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Major Dutch museums drop Shell sponsorship

29 August 2018

Our daily round-up of news from the art world

Major Dutch museums drop Shell sponsorship | The Van Gogh Museum in Amsterdam and the Mauritshuis in The Hague have both ended their long-term partnerships with oil-giant Shell, reports The Art Newspaper. Axel Rüger, the director of the Van Gogh Museum, expressed gratitude for Shell’s 18-year collaboration with the museum, while a spokesperson from the Mauritshuis said their six-year partnership will ‘not be renewed’ despite a recent annual report stating that support from Shell Nederland and two other partners is ‘crucial for the long-term future of the museum’. The decision comes after increasing protests over sponsorship by fossil-free activist groups; earlier this year, protestors smeared oil onto the Van Gogh Museum.

German biennale dismantles Erdoğan statue following protests | Wiesbaden Art Biennale has removed a four-metre-high gold statue depicting the Turkish prime minister Recep Tayyip Erdoğan after it provoked public unrest, reports the Guardian. The statue was erected in the town square in response to the biennale’s slogan ‘Bad News’, and was intended to provoke debate in a country with a significant Turkish population. When the statue was erected, festival director Uwe Eric Laufenberg told Reuters, ‘It is certainly appropriate to conceive of Erdogan as a controversial figure, and one that we are allowed to discuss freely here in this country.’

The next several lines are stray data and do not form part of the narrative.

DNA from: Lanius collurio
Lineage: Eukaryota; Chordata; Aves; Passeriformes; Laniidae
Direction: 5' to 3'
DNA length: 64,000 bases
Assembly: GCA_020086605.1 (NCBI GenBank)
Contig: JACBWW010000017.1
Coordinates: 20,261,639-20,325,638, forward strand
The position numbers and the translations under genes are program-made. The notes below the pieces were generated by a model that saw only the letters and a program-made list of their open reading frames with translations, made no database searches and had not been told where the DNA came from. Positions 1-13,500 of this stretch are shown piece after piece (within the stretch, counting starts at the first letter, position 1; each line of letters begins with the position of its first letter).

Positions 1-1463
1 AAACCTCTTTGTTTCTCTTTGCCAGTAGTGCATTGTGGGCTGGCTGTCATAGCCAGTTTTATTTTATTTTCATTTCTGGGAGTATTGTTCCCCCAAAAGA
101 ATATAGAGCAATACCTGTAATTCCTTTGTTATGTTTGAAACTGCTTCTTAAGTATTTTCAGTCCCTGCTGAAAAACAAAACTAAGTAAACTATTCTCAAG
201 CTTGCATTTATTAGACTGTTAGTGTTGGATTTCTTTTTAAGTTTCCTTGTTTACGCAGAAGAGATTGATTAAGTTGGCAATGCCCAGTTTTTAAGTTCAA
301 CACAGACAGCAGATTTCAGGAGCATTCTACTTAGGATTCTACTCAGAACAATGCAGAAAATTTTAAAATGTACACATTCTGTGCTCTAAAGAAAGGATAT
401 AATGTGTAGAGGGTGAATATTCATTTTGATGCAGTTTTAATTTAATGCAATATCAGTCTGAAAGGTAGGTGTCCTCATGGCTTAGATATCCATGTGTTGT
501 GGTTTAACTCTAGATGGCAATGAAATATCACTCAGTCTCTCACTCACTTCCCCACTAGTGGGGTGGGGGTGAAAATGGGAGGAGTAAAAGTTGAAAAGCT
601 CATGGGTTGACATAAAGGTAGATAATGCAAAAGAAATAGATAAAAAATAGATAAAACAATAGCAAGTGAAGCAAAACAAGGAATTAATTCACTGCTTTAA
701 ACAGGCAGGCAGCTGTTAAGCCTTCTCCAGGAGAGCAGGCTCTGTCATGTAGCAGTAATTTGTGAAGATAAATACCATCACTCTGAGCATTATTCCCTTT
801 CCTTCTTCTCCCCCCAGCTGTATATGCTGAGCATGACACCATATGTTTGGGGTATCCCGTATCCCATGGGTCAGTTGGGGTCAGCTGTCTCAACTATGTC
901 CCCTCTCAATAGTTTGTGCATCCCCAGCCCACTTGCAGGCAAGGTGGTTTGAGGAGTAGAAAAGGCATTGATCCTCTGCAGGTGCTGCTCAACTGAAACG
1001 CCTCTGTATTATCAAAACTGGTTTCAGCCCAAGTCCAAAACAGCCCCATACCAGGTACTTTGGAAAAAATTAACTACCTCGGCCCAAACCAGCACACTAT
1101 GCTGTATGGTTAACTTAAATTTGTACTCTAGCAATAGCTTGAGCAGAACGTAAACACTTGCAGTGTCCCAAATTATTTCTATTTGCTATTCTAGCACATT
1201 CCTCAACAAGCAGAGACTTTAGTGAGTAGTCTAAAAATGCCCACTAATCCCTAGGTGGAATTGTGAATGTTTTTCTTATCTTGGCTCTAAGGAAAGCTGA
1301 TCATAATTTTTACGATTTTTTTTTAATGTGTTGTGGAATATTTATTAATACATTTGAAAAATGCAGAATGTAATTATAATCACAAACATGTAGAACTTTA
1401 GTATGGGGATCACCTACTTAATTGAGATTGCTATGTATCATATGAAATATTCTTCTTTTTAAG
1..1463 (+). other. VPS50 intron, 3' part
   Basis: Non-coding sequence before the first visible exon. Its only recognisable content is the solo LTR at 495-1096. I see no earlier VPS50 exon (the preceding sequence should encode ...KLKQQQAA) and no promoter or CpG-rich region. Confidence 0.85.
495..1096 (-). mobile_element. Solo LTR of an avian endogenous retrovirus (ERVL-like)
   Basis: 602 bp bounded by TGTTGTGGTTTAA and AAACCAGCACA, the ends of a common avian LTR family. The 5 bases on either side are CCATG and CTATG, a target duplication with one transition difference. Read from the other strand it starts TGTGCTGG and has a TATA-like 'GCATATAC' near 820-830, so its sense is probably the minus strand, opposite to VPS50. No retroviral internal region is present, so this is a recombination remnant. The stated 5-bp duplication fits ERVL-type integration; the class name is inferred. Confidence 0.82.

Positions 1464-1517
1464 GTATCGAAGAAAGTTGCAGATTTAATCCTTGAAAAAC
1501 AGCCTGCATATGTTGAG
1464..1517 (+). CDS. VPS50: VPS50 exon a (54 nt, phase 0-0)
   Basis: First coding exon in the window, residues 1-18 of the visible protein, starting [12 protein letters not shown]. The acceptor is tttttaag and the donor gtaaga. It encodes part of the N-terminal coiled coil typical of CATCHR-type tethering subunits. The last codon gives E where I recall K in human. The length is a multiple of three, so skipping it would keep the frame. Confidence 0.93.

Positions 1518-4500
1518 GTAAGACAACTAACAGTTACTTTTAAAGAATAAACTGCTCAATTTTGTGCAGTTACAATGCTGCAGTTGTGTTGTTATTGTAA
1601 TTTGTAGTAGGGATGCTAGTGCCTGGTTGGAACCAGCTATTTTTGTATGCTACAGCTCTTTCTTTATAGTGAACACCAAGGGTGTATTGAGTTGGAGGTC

National Portrait Gallery revises visitor figures after error | A drastic decline in the National Portrait Gallery’s visitor numbers has been revealed as a ‘counting error’ due to inaccurate data amassed by the external company Ipsos Retail Performance. The revised figures, calculated thanks to an investigation into the counting system that began in July of this year, show that the NPG received 1,691,547 visitors for the financial year 2017/18 rather than 1,072,377 – a total drop of 10 per cent from last year rather than the 43 per cent based on the original calculation. ‘Faulty equipment’ provided by Ipsos Retail Performance was allegedly the cause of the error according to The Art Newspaper.

Yale’s Peabody Museum gifted $160 million | Yale alumnus and business magnate Edward P. Bass has donated $160 million to Yale University’s Peabody Museum of Natural History, which will go towards renovating the museum. Founded in 1866, the museum is home to around 13 million natural, scientific and archaeological objects covering four billion years of history. Speaking to the New York Times about his donation, the financier and philanthropist said that he sees ‘institutions as having the power to transmit and perpetuate a set of fundamental values.’ 

Nancy Chunn wins Artists’ Legacy Foundation 2018 Artist Award | ART News reports that the American painter Nancy Chunn is the winner of the 2018 Artist Award, awarded by the Artists’ Legacy Foundation based in Oakland, California. The annual prize of $25,000 is given to a painter or sculptor for whom ‘evidence of the hand is a significant factor in making art.’